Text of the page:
But why are students so eager to self-infantilize? Their parents should probably share the blame. Eric Posner, a professor at the University of Chicago Law School, wrote on Slate last month that although universities cosset students more than they used to, that’s what they have to do, because today’s undergraduates are more puerile than their predecessors. “Perhaps overprogrammed children engineered to the specifications of college admissions offices no longer experience the risks and challenges that breed maturity,” he wrote. But “if college students are children, then they should be protected like children.”

Examples of this new cultural reality could be produced ad-infinitum, ad-nauseam from the arenas of academia, government, politics, entertainment, and the media. For a long time people have lamented the rise of the power of the appeal to emotion in politics, and certainly that is a common problem, but this is different. This is systemic. This is engendered by, and I would say made necessary by, secular progressivism, and today the culture-shapers have themselves been shaped by this brand of emotivism and lack the intellectual tools to make any other appeal.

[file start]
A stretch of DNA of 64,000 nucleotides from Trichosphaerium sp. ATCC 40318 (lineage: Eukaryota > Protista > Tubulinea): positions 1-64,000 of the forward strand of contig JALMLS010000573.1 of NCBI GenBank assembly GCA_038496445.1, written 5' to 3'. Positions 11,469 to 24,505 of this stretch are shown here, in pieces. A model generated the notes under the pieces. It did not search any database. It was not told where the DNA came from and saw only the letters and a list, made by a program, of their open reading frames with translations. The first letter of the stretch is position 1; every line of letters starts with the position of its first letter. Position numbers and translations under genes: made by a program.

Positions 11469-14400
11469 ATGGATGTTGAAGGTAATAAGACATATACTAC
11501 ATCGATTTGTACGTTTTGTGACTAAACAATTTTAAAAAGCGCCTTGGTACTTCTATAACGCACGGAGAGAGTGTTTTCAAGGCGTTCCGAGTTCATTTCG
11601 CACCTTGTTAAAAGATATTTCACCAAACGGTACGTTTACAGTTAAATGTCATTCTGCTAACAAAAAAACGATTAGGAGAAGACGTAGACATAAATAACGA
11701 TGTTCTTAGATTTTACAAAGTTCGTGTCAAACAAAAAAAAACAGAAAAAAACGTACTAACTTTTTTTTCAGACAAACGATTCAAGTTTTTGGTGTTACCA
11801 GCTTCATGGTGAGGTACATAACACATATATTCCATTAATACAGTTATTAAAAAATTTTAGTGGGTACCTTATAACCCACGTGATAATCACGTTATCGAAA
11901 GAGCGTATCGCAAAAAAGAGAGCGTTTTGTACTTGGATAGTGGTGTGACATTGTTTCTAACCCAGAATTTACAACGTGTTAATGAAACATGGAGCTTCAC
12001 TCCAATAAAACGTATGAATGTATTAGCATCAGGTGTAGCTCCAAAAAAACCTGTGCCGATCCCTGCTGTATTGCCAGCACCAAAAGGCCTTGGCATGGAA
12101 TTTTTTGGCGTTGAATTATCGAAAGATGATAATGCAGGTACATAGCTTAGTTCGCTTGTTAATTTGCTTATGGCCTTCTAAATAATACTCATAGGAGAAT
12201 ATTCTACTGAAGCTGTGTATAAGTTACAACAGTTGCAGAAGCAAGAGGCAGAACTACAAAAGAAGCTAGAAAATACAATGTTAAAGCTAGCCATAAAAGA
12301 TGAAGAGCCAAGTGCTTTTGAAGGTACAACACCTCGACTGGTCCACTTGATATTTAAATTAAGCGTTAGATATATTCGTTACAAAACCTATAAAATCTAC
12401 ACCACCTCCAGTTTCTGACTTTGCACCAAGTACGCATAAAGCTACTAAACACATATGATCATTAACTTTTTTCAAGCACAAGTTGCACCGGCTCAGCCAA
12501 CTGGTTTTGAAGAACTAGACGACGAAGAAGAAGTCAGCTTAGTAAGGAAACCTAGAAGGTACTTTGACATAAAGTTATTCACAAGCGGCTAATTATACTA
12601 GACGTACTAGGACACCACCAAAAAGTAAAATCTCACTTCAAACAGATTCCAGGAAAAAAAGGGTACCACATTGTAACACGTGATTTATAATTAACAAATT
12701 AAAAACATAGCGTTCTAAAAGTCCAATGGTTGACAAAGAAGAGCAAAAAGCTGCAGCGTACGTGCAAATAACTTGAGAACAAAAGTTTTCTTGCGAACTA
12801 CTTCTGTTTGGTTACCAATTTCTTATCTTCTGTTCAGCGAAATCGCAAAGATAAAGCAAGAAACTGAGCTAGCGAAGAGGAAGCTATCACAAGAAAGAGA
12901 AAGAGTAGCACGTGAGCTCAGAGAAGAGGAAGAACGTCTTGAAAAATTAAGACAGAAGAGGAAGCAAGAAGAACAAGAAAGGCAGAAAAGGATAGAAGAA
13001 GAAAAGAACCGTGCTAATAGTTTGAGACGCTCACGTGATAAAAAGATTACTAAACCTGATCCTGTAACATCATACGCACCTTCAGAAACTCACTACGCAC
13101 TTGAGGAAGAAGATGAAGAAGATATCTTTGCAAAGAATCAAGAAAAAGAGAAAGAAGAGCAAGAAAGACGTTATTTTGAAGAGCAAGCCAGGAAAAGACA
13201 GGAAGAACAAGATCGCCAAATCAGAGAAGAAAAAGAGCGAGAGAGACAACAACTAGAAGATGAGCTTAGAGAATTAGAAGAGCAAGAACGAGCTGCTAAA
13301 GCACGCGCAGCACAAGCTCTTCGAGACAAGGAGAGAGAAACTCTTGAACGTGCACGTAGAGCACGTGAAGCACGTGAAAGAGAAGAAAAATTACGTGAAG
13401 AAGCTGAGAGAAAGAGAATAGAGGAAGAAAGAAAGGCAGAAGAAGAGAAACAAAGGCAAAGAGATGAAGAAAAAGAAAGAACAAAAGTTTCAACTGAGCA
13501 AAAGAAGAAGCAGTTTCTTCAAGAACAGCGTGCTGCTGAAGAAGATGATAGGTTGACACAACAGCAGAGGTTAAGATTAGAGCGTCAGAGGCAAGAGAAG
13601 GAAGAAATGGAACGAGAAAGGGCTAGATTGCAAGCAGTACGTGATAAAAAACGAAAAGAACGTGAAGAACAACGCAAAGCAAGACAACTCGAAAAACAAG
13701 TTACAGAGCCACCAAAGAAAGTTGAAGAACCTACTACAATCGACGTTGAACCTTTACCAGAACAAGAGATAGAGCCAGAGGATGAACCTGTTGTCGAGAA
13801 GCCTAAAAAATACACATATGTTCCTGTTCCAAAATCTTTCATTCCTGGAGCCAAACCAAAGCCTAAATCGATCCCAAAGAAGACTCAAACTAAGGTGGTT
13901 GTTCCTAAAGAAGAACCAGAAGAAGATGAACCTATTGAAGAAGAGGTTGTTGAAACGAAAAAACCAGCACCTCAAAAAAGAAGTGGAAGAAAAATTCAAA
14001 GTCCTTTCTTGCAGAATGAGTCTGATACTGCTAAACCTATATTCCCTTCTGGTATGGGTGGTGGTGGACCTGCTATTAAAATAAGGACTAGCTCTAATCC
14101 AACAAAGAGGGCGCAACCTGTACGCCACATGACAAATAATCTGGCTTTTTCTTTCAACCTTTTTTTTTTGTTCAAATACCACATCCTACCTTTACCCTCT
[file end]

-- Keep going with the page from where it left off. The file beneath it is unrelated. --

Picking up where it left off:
So, how did this happen?

For my thesis in graduate school I chose to read the collected works of Richard Rorty who was at the time the leading American philosophical proponent of what was then called postmodernism. People still use the term, but is has been made gauche by those who are its disciples. (That happens when an idea is so bad that its disciples refuse to give up the worldview but deny the title, as if changing the label will remove the stain.) Postmodernism had its roots in a philosophy that proclaimed suspicion of all truth claims. Rorty once infamously declared that "truth is what my colleagues let me get away with." It was argued that appeals to truth failed and did not do justice to how various cultures viewed the world and taught their children how to live. Then postmodernism took another step and went from suspicion of truth to the belief that any appeal to truth was an act of power over another human being, and thus our modern notion of "tolerance" was born. To be tolerant, in this new postmodern world, was to avoid making truth claims or judgment claims of others, and those who did were labeled intolerant.

This is a terrible view of tolerance. In reality, tolerance is reserved for those with whom you disagree. In this new view of tolerance, it is reserved only for those who agree with you, and those who disagree are labeled as intolerant. And being labeled intolerant is now the worst thing that can be said about  a person.  It is a terrible definition, but it has won the day. The catch with this view is that it was destined for self-destruction the day it became cultural cache. It rejects reality, grounds any concept of "truth," "good," or "right," in personal preferences, and raises emotion to the highest level of public discourse. As a result we have, in more ways than one, lost our minds and replaced them with our tear ducts. And moving forward, all we need is the next set of whiners to make their case and make it louder than the last group of whiners, and the definition of what is socially acceptable will change. The whole worldview is a self-collapsing cycle of public protests and threats of litigation.